3 ways to get your project back on track if communication breaks down - Tribe Culture Change
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3 ways to get your project back on track if communication breaks down

3 ways to get your project back on track if communication breaks down

If communication breaks down at work it might feel like there’s no escape from the culture of mistrust and blame that follows. Yet there are proven ways to unite disparate groups of people when politics and pressure to deliver get in the way of people doing their jobs safely.

The risk is especially high when one company subcontracts or partners with another, creating a melting pot of different standards and expectations about how to get the job done. Conflicting priorities cause disagreements and eventually people stop talking – which, as any health and safety professional will know, is bad news for behavioural safety.

When staff aren’t empowered to do their jobs effectively your performance plummets, safety is neglected and people get hurt. So in this inspiring article we share 3 proven strategies to reduce that risk and:

  • Rebuild trust
  • Restore safety as a priority
  • Get ailing projects back on track

Wherever you get people you get politics

Every business is plagued by power struggles and conflicting interests. That’s because an organisation’s culture is made up of people with different attitudes, values and beliefs about safety.

If you’ve ever subcontracted you’ll know that these issues are magnified because the commercial stakes are higher – transforming the work environment into a political minefield. On one side there’s pressure to get the job done, on the other pressure to adhere to your client’s stringent safety standards.

Yet the same strategies JOMC use to rebuild subcontracting relationships apply to any working environment, especially the kind of fragmented relationships we sometimes see between departments, teams, and even coworkers in the same departments.

Step 1: Be ready for change

It takes bravery to admit there’s a problem and determination to fix it. Unconstructive blame and recrimination do little to address the situation so your first step is to put pride aside and accept things must be improved for the better.

We suggest you begin by looking at the big picture. No matter whose fault it is, everyone looks bad and that can tarnish your reputation. That’s bad for business whichever way you look at it.

Your goal should be to build a vision for an open, trusting culture where people have honest conversations about safety, and feel able to get on with their jobs. People need to be open for behavioural based safety to work – speaking up about unsafe behaviour and sharing ideas about how to make things better. And you won’t get that if people feel watched and guarded.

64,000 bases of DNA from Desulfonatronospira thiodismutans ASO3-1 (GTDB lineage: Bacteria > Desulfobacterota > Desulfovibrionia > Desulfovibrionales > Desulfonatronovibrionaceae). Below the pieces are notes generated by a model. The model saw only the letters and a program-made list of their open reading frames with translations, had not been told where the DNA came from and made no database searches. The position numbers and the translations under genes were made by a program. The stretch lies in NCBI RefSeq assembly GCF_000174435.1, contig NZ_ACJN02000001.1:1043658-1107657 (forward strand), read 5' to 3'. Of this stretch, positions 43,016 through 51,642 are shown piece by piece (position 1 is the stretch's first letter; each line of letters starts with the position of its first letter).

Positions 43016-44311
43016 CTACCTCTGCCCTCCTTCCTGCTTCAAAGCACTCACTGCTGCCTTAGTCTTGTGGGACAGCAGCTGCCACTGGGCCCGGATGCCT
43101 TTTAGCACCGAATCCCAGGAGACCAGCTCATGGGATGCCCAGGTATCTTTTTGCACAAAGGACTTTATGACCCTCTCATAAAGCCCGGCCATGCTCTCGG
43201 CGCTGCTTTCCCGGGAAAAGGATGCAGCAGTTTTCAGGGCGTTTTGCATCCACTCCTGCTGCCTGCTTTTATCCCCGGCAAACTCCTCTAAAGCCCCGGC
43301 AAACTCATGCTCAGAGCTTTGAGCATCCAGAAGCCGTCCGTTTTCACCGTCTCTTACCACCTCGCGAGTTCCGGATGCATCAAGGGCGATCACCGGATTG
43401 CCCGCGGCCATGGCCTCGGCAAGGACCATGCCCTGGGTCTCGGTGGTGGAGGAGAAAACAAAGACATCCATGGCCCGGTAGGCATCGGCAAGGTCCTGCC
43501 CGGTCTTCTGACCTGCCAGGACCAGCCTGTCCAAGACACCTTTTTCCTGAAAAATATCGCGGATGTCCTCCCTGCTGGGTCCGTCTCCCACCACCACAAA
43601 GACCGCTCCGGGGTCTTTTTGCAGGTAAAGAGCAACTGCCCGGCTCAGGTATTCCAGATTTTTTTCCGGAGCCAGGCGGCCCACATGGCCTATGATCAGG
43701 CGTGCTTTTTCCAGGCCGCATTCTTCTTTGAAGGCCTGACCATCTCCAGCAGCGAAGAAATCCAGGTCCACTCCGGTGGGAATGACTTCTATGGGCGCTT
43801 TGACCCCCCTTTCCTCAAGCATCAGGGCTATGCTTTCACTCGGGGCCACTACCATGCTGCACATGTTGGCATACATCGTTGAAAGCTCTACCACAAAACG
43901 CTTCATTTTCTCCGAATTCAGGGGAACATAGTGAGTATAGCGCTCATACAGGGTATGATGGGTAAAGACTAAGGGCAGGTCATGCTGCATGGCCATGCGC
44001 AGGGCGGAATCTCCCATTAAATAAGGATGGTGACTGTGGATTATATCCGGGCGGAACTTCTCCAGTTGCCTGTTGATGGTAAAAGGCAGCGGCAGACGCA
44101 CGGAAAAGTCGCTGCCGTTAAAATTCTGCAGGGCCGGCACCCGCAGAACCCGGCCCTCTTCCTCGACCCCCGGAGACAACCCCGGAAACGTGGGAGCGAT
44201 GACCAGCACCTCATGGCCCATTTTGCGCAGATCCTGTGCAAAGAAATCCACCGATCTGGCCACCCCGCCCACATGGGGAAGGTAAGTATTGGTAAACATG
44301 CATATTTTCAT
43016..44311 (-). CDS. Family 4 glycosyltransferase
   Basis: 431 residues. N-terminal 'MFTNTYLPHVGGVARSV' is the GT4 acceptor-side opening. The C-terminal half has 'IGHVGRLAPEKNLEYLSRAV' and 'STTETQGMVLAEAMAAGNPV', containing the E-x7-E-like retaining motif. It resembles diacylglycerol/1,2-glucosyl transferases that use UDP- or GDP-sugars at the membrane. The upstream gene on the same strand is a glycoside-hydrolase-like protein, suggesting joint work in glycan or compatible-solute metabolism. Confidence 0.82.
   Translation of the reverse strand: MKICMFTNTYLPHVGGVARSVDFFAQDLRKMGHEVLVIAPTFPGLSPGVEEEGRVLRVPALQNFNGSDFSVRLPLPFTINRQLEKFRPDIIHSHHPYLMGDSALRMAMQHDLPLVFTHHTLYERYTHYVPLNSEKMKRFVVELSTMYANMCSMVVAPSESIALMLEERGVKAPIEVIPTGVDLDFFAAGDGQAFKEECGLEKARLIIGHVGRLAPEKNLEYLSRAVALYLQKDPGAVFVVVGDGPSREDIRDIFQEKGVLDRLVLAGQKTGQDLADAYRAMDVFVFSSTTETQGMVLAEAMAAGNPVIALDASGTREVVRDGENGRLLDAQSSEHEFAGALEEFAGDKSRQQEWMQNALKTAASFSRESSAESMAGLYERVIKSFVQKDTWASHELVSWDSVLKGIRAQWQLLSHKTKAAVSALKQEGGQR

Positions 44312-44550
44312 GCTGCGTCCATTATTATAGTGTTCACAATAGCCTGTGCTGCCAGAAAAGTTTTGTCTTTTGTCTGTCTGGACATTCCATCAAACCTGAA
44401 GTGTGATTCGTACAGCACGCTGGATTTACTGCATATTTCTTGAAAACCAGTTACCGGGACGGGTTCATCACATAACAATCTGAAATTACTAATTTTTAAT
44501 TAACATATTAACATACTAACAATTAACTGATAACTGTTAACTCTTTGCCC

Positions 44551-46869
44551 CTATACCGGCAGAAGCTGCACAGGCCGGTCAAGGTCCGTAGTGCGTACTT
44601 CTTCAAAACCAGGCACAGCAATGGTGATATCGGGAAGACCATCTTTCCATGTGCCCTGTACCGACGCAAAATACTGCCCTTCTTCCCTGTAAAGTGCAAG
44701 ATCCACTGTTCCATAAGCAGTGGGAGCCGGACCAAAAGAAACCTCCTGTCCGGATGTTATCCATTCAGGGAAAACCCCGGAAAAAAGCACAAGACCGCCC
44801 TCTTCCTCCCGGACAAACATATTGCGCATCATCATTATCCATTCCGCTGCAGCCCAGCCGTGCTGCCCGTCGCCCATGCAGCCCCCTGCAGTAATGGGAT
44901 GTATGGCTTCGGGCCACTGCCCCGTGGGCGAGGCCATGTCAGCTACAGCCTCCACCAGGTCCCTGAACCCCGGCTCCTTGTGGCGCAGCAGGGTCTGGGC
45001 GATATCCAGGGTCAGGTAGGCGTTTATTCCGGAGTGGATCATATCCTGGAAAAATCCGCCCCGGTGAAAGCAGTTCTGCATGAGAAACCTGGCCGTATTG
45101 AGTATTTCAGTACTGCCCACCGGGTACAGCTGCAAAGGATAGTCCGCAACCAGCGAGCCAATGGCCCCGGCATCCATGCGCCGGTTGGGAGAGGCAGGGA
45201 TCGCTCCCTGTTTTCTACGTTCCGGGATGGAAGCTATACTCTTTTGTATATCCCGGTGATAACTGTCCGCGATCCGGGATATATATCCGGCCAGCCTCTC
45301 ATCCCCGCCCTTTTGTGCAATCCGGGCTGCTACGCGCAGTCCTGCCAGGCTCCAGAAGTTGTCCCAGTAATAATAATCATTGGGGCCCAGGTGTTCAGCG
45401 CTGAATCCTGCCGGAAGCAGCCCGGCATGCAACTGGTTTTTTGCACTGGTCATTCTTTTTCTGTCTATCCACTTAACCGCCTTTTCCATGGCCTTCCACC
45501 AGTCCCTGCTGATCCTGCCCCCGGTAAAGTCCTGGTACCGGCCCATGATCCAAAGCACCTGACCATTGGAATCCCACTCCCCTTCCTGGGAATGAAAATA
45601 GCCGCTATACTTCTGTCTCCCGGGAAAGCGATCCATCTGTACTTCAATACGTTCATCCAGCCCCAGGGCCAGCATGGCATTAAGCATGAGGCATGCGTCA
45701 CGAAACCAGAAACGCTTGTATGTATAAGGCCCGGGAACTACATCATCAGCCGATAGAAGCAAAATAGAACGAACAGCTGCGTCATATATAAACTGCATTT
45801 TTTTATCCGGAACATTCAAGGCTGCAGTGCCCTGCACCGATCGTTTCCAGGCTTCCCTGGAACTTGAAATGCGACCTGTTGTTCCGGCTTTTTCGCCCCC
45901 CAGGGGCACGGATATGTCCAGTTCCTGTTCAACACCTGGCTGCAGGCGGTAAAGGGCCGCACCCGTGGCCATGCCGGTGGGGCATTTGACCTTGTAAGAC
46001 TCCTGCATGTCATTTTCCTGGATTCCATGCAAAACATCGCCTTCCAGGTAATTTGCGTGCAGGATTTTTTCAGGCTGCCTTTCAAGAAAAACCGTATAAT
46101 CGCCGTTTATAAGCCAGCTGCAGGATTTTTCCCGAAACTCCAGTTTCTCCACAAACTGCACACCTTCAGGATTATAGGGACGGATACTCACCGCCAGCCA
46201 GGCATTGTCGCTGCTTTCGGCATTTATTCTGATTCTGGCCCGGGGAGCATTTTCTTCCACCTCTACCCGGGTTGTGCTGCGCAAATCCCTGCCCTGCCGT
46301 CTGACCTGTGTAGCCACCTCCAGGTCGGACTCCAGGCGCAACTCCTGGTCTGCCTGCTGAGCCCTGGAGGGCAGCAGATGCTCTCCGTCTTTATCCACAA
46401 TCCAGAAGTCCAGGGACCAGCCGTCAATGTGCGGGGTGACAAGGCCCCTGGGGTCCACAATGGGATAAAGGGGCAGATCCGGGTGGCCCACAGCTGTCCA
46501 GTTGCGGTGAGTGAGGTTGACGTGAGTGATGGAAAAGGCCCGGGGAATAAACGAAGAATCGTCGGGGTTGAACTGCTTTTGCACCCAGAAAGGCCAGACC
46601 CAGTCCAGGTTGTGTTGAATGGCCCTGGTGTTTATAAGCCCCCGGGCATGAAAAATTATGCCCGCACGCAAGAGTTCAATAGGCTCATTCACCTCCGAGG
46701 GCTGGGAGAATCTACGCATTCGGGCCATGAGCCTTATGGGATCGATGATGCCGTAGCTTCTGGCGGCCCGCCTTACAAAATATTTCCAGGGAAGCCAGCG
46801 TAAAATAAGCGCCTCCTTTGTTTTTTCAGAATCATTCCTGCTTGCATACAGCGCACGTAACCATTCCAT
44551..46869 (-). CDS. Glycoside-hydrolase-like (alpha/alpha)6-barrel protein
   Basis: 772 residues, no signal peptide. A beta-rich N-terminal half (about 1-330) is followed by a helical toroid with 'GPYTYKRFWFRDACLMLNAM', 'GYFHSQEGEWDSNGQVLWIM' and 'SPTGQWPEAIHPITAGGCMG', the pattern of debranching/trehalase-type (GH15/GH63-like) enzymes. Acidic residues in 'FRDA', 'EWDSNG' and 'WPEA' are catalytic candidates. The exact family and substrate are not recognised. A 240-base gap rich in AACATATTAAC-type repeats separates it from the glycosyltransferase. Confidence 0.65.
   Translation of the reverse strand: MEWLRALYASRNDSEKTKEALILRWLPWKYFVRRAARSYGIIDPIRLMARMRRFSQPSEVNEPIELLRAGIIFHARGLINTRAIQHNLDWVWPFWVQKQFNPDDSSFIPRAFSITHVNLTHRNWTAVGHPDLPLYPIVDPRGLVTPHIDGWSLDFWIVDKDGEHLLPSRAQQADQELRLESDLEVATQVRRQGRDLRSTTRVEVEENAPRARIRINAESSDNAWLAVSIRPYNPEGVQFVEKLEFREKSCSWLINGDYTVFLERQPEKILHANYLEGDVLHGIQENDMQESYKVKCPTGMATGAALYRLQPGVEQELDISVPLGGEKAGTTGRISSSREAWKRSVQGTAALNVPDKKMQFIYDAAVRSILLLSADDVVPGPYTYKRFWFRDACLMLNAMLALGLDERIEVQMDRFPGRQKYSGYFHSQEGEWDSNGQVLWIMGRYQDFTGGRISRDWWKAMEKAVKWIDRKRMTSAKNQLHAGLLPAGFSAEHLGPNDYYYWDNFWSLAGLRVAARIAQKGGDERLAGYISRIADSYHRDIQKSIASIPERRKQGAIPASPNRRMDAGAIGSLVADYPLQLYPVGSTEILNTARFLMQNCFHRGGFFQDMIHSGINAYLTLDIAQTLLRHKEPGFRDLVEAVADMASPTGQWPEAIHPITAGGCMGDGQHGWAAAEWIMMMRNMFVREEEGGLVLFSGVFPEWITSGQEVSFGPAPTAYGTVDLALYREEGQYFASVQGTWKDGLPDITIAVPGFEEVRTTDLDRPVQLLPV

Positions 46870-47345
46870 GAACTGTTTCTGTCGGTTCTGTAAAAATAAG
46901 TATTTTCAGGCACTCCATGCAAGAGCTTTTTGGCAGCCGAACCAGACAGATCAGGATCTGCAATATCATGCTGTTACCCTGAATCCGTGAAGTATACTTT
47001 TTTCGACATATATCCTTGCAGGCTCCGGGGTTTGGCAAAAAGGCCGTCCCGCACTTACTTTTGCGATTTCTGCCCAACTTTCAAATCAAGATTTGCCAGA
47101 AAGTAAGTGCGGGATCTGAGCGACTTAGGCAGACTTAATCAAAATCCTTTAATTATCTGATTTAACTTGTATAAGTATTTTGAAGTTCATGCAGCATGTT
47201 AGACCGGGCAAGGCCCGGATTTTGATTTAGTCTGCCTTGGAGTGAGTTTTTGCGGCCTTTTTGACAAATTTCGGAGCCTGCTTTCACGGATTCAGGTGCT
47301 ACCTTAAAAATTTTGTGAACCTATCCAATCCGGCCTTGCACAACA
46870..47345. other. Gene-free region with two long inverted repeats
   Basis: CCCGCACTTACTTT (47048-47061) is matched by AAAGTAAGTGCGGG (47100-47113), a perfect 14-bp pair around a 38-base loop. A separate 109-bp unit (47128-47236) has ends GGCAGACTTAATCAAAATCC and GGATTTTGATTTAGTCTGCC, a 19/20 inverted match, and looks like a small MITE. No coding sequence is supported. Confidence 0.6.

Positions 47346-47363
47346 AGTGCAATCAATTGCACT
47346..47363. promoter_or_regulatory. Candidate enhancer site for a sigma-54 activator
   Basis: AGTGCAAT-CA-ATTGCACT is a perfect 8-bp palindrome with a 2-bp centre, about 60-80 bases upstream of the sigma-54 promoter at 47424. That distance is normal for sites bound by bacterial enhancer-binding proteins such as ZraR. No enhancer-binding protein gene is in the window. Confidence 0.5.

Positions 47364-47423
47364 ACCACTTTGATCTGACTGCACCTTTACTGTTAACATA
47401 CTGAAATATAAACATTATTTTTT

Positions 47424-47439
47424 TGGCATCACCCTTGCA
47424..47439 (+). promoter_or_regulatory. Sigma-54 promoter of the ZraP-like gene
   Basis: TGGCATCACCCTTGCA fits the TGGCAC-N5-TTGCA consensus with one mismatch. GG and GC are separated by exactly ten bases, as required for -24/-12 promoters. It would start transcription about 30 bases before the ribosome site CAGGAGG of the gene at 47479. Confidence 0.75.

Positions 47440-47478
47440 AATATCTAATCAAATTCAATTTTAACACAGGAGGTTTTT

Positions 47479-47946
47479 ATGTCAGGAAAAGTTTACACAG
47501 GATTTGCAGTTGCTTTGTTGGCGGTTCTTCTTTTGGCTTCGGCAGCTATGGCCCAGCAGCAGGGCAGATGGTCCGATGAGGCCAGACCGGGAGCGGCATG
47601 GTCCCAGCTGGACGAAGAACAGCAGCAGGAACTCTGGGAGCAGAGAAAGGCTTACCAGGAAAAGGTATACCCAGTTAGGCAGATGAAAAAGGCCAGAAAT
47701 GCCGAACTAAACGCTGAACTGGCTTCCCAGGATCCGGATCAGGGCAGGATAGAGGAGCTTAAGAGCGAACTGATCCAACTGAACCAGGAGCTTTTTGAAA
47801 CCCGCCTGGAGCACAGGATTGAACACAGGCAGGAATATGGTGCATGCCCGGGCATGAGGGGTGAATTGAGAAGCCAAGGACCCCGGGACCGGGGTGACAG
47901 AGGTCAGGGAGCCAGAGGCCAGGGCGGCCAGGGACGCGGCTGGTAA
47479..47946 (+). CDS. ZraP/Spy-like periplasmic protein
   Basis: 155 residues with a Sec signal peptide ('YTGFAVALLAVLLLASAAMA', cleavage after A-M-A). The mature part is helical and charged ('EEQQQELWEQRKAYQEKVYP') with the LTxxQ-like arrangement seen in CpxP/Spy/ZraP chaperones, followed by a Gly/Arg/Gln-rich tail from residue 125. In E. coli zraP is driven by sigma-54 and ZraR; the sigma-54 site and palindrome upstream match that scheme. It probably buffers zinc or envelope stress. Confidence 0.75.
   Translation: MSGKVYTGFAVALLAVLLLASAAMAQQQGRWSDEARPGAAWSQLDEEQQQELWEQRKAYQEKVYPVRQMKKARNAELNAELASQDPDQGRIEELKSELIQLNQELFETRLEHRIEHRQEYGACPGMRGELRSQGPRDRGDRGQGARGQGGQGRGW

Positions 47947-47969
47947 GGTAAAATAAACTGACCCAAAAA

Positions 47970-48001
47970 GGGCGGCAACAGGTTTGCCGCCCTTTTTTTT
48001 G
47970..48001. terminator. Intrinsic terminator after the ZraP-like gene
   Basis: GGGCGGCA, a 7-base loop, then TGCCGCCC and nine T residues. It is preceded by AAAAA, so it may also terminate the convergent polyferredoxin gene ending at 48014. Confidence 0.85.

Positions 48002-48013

Step 2: Give arbitration a try

Arbitration needn’t mean working relationships have deteriorated beyond repair. It can also be a positive, proactive step which indicates to everyone that you value your relationship and want to see things put right before someone gets seriously hurt.

When JOMC investigate the underlying issues of conflict within teams, people tell us they feel overwhelmed by the scale of the problem. They lose the ability to focus on specific problems and fix them because everything seems much worse than it really is. That’s often why we’re brought in in the first place: to bring balance and an unbiased perspective.
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Good culture change specialists talk impartially to all parties at every level, and reveal the causes of unrest that plague your project. They also recommend commitments people can make to rebuild trust and cooperation based on real feedback, as well as pave the way for reconciliation.

Arbitration also works as a political peace offering. By asking for people’s opinions from across the spectrum you’re proving that everyone deserves a chance to speak up as much as the next person, without blame or fear of recrimination.

Step 3: Agree positive plans for the future

When you involve people in solving a problem, they’re more likely to feel invested in making it a success. Feedback from all sides of the arbitration process achieves the same effect; meaning people feel empowered to take responsibility for change.

Specific recommendations we make to improve communication include more collaborative working practices like joint workshops and more scheduled time to discuss problems openly before they escalate into obstacles.

Practical steps needn’t mean costly investment either. For example, when contracting teams work on the same site, ill-feeling can be mitigated by simply liaising better between teams well in advance of work, so everything’s in place and people know what they’re doing before work begins.

Better performance, safety and morale through engagement

It’s in everyone’s interest to face up to communication problems early and work through them together. Not only will you salvage a working relationship, you can make it even stronger on future projects when you put into practice all the hard-fought knowledge you’ve learned.

Tribe Culture Change